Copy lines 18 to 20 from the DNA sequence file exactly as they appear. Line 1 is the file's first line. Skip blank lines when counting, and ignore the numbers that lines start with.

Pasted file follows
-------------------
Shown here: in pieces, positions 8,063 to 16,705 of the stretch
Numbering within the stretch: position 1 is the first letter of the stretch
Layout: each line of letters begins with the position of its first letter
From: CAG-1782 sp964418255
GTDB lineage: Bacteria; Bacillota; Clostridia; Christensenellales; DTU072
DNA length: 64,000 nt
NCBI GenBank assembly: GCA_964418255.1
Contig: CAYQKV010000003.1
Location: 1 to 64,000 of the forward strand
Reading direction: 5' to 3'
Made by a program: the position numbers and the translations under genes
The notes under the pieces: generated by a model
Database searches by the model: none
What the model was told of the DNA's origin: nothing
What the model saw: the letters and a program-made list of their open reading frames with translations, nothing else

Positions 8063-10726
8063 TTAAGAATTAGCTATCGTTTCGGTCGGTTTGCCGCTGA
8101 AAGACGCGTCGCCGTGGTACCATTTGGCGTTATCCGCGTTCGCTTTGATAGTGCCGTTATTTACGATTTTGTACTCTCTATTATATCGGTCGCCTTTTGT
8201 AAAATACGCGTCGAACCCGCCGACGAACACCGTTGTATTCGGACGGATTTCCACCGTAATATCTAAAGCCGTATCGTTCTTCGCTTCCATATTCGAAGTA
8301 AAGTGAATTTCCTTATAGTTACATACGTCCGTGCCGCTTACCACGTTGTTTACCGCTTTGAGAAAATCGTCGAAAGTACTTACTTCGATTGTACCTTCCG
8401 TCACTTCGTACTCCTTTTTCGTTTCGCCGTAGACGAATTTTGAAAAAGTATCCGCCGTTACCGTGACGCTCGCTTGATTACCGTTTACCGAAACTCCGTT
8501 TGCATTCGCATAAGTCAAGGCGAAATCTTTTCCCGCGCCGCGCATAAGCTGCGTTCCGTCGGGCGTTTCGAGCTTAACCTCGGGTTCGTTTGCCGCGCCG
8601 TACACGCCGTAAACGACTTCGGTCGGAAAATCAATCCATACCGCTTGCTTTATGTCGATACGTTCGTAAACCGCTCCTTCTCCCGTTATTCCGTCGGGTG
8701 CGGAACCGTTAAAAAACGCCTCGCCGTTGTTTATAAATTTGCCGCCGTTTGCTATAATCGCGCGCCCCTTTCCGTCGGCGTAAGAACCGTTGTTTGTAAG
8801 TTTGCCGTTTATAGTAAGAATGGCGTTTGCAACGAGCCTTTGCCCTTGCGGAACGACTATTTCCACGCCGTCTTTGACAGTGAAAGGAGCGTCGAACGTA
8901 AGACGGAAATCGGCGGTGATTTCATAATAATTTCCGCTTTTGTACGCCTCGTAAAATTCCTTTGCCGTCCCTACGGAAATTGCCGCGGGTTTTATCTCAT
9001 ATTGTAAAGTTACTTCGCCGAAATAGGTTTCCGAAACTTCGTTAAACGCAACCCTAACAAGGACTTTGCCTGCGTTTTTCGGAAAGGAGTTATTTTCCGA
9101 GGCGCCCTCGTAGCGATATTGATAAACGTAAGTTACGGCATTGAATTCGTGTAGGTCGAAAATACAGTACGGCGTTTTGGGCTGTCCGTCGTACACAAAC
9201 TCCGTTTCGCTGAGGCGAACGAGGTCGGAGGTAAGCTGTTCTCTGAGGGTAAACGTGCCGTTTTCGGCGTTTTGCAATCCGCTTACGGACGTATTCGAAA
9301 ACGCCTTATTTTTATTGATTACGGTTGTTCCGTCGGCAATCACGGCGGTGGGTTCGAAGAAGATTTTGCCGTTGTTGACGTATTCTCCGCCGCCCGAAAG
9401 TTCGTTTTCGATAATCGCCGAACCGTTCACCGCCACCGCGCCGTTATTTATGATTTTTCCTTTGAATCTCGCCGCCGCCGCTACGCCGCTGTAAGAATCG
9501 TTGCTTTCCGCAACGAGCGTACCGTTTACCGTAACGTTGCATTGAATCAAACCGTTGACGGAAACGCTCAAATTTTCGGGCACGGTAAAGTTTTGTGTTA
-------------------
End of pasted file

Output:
8101 AAGACGCGTCGCCGTGGTACCATTTGGCGTTATCCGCGTTCGCTTTGATAGTGCCGTTATTTACGATTTTGTACTCTCTATTATATCGGTCGCCTTTTGT
8201 AAAATACGCGTCGAACCCGCCGACGAACACCGTTGTATTCGGACGGATTTCCACCGTAATATCTAAAGCCGTATCGTTCTTCGCTTCCATATTCGAAGTA
8301 AAGTGAATTTCCTTATAGTTACATACGTCCGTGCCGCTTACCACGTTGTTTACCGCTTTGAGAAAATCGTCGAAAGTACTTACTTCGATTGTACCTTCCG